A Claim for Refund may not be legally filed unless and until you pay the full amount of both penalties. The refund claim must be filed within 60 days after payment. (See CUIC §§ 1178 and 1179.) There is no specific form for your claim. See my articles relating to the content of Refund Claims. (Published May 3, 2012)
CUIC §§ 13052 and 13052.5 must be read in conjunction with CUIC § 13050. It is clear from a review of this section that the Worker Information Return Penalties only apply to a proven employer-employee relationship. These penalties are to be applied only and if when the EDD makes a valid determination that the employer is attempting to avoid payroll taxes through an intentional effort to hide or evade the employer-employee relationship. Worker Information Return Penalties were not meant to be assessed to any and all payees required to be issued a form 1099. For example, if a 1099 was required to be issued to an independent but incorporated business, but was not so issued, the Worker Information Return Penalty is not appropriate.
The key word in assessing 13052 and 13052.5 penalties is “worker.” Individuals who have independent businesses are not “workers.” Therefore, these penalties should not be assessed against them.
My motto is, “Never take a penalty lying down – fight back.” Whether it is the EDD, FTB BOE or IRS, auditors love adding penalties to their assessments. When it comes to Worker Information Return Penalties assessed pursuant to CUIC §§ 13052 and 13052.5 it is very important for you to see the breakdown of how these penalties were assessed against you. If you find errors quickly bring them to the attention of your EDD auditor and his or her manager. Do not assume that they will see things your way. Be prepared to file a Claim for Refund to protect your rights and always file your claim so you can prove that it was timely filed.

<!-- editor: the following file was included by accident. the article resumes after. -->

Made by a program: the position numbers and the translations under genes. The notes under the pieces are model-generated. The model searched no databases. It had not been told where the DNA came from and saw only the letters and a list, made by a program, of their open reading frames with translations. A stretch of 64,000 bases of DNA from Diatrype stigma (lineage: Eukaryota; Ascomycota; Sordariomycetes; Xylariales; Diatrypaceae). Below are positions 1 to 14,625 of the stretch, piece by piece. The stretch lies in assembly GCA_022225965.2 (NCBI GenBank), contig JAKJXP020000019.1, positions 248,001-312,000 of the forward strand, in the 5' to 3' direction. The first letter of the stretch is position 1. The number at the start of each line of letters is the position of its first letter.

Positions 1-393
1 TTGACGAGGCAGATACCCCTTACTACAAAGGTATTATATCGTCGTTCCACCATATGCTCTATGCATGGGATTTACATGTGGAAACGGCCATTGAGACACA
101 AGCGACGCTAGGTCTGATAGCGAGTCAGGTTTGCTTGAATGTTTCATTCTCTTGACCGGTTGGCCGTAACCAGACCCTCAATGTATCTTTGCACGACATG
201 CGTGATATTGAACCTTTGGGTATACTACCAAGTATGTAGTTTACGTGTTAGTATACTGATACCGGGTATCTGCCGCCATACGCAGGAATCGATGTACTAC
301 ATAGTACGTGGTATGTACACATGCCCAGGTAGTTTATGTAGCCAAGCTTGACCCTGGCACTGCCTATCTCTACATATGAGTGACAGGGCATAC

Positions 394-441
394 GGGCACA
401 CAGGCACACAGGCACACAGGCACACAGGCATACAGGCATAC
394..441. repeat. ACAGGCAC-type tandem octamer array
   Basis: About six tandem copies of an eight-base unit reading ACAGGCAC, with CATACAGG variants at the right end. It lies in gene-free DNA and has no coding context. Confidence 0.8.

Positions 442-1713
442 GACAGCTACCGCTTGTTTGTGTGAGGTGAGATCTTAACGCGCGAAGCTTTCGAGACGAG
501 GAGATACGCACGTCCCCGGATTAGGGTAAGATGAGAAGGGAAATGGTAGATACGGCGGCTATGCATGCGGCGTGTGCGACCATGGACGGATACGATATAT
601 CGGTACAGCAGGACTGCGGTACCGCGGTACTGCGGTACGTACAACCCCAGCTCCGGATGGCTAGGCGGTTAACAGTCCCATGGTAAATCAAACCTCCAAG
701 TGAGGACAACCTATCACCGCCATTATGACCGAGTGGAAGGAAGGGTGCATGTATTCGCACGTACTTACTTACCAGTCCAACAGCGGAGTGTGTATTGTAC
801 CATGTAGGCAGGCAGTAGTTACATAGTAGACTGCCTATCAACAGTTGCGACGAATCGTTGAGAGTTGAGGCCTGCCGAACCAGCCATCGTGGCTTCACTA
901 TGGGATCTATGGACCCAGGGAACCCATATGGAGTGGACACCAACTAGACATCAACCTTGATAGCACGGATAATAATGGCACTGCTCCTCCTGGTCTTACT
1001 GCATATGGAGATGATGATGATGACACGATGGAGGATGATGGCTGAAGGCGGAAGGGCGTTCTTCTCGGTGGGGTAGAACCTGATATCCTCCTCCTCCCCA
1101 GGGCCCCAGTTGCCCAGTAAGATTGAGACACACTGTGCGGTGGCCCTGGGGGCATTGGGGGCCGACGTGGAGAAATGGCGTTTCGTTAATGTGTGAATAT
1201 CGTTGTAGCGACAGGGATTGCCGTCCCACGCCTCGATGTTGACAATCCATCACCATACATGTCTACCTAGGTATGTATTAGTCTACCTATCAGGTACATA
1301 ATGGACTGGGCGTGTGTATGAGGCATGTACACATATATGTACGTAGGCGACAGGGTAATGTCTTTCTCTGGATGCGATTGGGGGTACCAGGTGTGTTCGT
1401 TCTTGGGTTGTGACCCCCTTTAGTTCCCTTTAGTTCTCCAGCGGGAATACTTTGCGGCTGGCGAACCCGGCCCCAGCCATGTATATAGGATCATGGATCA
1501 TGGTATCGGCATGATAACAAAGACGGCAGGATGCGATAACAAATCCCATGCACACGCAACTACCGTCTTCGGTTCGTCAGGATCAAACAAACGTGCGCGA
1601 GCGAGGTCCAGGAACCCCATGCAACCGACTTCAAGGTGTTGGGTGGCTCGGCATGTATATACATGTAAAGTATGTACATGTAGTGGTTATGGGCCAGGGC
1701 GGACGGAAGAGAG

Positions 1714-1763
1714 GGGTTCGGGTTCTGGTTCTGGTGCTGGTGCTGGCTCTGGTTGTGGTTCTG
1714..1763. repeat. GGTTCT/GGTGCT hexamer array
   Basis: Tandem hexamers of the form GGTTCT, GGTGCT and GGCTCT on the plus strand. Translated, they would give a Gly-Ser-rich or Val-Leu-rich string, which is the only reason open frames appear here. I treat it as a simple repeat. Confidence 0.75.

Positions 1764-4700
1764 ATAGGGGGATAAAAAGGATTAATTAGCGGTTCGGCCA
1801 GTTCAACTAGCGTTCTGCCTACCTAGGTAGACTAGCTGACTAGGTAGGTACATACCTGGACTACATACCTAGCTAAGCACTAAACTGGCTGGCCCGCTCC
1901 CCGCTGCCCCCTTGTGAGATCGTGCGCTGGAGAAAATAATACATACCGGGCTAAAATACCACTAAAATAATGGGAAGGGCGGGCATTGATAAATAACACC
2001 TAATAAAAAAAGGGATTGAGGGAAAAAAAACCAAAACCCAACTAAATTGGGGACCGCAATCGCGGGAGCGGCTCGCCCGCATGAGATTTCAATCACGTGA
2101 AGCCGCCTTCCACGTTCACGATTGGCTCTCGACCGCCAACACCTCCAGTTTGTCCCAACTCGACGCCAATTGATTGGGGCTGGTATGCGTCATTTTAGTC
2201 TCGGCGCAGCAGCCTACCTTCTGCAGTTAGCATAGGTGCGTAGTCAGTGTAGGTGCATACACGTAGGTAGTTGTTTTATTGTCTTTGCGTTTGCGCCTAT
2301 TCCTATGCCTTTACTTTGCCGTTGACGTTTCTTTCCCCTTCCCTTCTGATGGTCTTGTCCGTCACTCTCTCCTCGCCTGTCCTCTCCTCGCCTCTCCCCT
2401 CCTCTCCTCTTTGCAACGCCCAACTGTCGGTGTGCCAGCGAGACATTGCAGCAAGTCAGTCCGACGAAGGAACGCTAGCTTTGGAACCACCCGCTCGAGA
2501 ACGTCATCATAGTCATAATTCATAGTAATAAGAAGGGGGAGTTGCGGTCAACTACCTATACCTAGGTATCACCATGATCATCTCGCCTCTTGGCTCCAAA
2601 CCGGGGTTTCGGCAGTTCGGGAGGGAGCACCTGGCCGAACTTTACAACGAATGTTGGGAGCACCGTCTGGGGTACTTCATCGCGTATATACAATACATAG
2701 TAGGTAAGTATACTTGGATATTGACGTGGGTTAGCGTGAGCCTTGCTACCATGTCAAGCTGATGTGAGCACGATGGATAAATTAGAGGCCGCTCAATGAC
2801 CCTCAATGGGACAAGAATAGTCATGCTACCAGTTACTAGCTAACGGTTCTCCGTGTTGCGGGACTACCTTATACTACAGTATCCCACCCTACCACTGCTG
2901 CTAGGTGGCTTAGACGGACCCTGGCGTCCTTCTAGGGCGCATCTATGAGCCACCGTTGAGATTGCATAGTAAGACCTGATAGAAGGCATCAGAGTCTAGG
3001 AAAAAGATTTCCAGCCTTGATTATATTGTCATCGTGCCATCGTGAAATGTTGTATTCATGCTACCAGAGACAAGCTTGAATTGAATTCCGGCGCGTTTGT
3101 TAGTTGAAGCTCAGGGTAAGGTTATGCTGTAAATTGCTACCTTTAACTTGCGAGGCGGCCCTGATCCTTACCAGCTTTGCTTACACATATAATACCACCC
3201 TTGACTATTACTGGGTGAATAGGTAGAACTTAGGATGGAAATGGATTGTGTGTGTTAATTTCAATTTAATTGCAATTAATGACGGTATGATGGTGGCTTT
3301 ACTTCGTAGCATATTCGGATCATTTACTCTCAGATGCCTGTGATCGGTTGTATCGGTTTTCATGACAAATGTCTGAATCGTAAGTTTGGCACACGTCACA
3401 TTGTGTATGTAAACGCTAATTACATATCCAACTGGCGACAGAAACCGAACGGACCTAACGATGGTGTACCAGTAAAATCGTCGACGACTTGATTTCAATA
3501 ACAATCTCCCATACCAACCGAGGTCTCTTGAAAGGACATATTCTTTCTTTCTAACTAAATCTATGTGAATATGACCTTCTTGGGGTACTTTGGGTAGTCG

Robert Schriebman has a successful practice in the Rolling Hills Estates area of Los Angeles County serving clients throughout California and the United States. He has successfully dedicated more than 40 years to helping individual taxpayers, business owners, CPAs, Enrolled Agents, and tax attorneys navigate the complicated tax systems of the federal and state governments.
Robert Schriebman has written the only 2 books ever published dealing with how California Employment Development Department (EDD) operates. See “California Tax Collection Practice and Procedures” and “California Taxation Practice and Procedure”, both published by Commerce Clearing House.
Robert Schriebman has written over 20 books including the major manual used nationally by practitioners and the IRS, “IRS Tax Collection Procedures – A Manual for Practitioners” published by Commerce Clearing House.
Robert Schriebman has written over 20 books including the major manual used nationally by practitioners and the IRS, “IRS Tax Collection Procedures – A Manual for Practitioners” published by Commerce Clearing House in addition to the only 2 books ever published dealing with how California Employment Development Department (EDD) operates. See “California Tax Collection Practice and Procedures” and “California Taxation Practice and Procedure”, both published by Commerce Clearing House.